Gemcorp favours African private credit

Hedge News Africa

14 February 2023 • London

London-headquartered Gemcorp Capital Management Limited, which began operations in 2014, has had another successful year with its multi-strategy Gemcorp Fund I, which focuses on emerging markets, investing across private credit, private equity (opportunistically), public credit, global macro and trade finance strategies.

Gemcorp’s main credit strategy, which accounts for the bulk of the firm’s US$1 billion in institutional assets, returned -0.36% in December, bringing 2022 final net performance to +15.07%. 

It has returned a net annualised +11.53% since inception in September 2014.

Gemcorp’s flagship fund has a multi-product mandate, looking to invest through the cycle. The core portfolio is concentrated on private credit, borne out of where the team has identified the best market opportunity set over the years. 

CIO Parvoleta Shtereva, who is responsible for the firm’s investment portfolio, has more than two decades of experience working across Eastern Europe, Africa and the Middle East, historically managing credit portfolios for Black River Asset Management and Goldman Sachs. 

Founder and chairman Atanas Bostandjiev was previously CEO of VTB Capital UK and prior to that a partner at Goldman Sachs in London, where he was responsible for co-running the emerging markets business in Central and Eastern Europe, the Middle East and Africa. 

Also part of the investment committee is John Fulton, who is the firm’s chief financial officer, and Felipe Berliner, who heads the structuring team. Fulton has over 20 years of senior leadership in global finance roles in public and private companies across developed and emerging markets, while Berliner has spent most of his career at Merrill Lynch and Goldman Sachs in the emerging markets structuring team and then at VTB Capital working on financing in Sub-Saharan Africa,

Most of our team worked at Goldman Sachs together pre-2018,” says Shtereva. “We saw first-hand the withdrawal of credit from emerging markets after the global financial crisis – specifically in structured credit transactions. We saw the need to originate transactions ourselves as we knew we couldn’t acquire these assets from investment banks. To that end, we have the full investment skillset typically found in an investment bank.”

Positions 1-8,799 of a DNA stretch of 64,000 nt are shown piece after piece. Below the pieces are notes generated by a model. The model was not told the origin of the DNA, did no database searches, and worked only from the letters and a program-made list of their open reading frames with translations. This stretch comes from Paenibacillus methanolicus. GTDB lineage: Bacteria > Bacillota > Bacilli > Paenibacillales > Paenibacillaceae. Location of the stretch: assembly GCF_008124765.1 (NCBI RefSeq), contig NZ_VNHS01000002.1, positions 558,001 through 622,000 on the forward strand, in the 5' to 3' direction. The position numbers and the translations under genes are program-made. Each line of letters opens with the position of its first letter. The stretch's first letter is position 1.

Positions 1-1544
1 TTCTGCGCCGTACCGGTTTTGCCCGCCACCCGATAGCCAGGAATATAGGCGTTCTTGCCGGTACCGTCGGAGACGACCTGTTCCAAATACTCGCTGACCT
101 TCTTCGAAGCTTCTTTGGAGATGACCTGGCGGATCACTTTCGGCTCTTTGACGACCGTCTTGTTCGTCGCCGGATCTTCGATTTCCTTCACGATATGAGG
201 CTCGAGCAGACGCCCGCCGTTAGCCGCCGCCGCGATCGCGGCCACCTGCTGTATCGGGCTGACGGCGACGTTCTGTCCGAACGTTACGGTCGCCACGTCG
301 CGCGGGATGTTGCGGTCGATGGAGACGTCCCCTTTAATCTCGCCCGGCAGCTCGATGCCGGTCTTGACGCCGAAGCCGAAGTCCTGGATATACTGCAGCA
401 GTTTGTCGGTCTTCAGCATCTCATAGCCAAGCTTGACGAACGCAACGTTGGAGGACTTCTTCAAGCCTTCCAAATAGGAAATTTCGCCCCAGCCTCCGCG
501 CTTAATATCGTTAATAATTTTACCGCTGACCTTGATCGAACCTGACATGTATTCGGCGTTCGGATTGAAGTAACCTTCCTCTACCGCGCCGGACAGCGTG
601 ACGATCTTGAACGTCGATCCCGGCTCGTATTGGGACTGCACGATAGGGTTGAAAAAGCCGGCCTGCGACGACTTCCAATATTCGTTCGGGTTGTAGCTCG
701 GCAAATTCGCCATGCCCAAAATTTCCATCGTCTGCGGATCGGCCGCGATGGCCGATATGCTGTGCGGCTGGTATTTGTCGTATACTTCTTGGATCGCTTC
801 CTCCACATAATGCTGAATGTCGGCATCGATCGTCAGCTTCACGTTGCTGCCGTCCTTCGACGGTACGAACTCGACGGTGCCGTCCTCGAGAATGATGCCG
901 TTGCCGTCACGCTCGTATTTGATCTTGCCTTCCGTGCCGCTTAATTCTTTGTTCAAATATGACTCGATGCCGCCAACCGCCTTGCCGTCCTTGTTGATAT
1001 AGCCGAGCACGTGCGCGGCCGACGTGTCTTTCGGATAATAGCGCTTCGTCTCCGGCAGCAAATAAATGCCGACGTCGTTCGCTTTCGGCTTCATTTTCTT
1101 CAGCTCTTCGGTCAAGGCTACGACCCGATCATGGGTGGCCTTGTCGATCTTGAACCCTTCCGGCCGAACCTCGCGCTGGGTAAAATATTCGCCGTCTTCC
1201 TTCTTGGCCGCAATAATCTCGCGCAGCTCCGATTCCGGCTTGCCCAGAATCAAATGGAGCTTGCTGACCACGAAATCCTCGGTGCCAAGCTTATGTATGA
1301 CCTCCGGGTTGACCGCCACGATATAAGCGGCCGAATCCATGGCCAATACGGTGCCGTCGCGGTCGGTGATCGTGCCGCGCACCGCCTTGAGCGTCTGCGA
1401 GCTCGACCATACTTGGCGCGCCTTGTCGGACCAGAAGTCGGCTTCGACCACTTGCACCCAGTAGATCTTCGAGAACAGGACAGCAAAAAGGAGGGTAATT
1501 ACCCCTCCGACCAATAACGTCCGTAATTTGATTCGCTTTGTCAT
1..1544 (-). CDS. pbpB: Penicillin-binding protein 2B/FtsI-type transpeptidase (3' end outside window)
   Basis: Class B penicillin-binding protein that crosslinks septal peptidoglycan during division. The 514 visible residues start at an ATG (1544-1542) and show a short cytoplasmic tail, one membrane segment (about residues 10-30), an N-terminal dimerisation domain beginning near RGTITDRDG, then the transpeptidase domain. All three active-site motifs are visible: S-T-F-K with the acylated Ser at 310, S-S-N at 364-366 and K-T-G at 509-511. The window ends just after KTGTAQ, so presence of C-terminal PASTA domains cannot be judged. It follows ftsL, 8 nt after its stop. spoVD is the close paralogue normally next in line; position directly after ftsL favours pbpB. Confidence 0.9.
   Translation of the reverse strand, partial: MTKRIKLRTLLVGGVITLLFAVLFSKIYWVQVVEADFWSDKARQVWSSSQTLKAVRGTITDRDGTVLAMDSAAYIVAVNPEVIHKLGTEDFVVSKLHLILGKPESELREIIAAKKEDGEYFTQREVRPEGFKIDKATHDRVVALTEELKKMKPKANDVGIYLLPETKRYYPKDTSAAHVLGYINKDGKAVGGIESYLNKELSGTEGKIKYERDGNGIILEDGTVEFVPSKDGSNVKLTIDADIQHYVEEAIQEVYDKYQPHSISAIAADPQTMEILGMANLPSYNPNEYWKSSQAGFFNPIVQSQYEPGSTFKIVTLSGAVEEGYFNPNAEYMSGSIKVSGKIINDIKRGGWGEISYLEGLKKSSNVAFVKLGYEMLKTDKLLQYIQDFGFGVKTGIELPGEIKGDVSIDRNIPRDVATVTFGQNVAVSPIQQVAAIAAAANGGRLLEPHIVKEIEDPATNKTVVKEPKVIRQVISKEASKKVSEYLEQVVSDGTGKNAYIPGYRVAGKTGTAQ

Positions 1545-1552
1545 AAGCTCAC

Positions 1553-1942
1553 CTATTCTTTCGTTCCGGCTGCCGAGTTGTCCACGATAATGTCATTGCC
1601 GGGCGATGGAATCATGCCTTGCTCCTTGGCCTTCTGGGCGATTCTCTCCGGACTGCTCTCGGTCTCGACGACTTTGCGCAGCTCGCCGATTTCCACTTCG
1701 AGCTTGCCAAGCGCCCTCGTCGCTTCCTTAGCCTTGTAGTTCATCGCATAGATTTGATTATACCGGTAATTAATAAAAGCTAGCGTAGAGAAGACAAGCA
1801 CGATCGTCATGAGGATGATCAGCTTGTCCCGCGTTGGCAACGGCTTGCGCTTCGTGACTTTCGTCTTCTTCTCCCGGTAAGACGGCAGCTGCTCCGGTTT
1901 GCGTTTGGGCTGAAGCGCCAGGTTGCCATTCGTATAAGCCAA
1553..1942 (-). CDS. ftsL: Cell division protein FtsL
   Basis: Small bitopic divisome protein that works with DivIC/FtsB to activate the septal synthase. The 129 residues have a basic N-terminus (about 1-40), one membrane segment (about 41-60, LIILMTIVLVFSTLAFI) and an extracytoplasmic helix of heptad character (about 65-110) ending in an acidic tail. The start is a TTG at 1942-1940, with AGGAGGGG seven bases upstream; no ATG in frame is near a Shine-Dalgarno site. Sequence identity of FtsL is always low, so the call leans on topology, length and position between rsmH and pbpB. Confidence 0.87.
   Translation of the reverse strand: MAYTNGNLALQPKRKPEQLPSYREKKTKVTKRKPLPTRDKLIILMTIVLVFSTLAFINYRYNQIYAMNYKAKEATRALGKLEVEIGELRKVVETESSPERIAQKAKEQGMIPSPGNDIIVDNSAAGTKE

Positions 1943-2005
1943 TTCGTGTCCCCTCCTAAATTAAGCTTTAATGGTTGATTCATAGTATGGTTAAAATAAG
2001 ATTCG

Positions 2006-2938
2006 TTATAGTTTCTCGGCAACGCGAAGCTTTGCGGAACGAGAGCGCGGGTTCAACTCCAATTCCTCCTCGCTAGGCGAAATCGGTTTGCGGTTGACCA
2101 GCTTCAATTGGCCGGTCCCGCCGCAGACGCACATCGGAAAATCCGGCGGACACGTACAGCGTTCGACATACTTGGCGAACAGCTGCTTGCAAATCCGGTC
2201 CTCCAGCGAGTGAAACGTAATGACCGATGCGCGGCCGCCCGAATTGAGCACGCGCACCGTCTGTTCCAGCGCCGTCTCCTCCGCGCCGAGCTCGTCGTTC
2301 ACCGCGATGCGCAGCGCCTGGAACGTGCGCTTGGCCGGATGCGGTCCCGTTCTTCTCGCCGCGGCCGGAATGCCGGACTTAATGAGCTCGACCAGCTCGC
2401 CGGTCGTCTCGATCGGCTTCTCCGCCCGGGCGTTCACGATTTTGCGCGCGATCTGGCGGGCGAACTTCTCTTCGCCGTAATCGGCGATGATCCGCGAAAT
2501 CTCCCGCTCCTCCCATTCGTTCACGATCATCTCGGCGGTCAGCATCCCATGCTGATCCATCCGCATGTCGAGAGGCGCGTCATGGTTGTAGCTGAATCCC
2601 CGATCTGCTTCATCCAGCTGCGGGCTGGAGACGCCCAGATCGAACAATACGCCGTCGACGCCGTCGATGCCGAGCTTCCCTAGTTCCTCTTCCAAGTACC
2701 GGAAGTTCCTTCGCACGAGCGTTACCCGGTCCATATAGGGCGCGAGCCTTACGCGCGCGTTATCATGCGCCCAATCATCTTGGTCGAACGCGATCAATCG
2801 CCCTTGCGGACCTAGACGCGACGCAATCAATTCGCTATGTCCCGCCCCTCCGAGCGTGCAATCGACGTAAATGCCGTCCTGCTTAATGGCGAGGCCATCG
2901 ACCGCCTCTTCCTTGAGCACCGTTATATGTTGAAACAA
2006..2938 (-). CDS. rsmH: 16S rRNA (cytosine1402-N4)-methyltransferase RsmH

With a core strategy of investing in unique self-originated private credit and special situations, the team has undertaken more than $6 billion in credit and equity transactions since inception, with their bespoke credit solutions accelerating the growth of sovereign and corporate borrowers across 25 emerging markets and 13 vital industry sectors.

Gemcorp Capital Management is authorised and regulated by the UK’s Financial Conduct Authority. It is part of the Gemcorp Group, which has offices in Angola, Switzerland and Dubai. The Gemcorp team is regularly on the road, travelling to engage corporates, sovereigns, and investors. The team has strong legacy links in Angola, where it remains active, and also undertook transactions in Ghana, Zimbabwe and South Africa last year.

By region, the multi-strategy portfolio has its largest net exposure in sub-Saharan Africa, at 38%, followed by Europe and the Middle East (ex-G10) at 23%, and then Latin America & Caribbean and Asia. 

Sectoral exposure includes a net 28% in logistics and infrastructure, 23% in sovereign, as well as financials and oil & gas. 

“Our ability to hedge allows us significant outperformance,” says Shtereva. “We have taken the portfolio through a number of crises, including the Russian crisis of 2014, the China event in 2016 and more recently, the 2020-2022 Covid-initiated disruption. Our portfolio approach has been tested.” 

Shtereva describes the team as “very biased emerging market lifers”, with their passion and knowledge built over long and varied careers. 

She notes that private credit opportunities offer superior risk-adjusted returns at a time when geographic banking systems, particularly in Africa, can’t fulfil a funding role.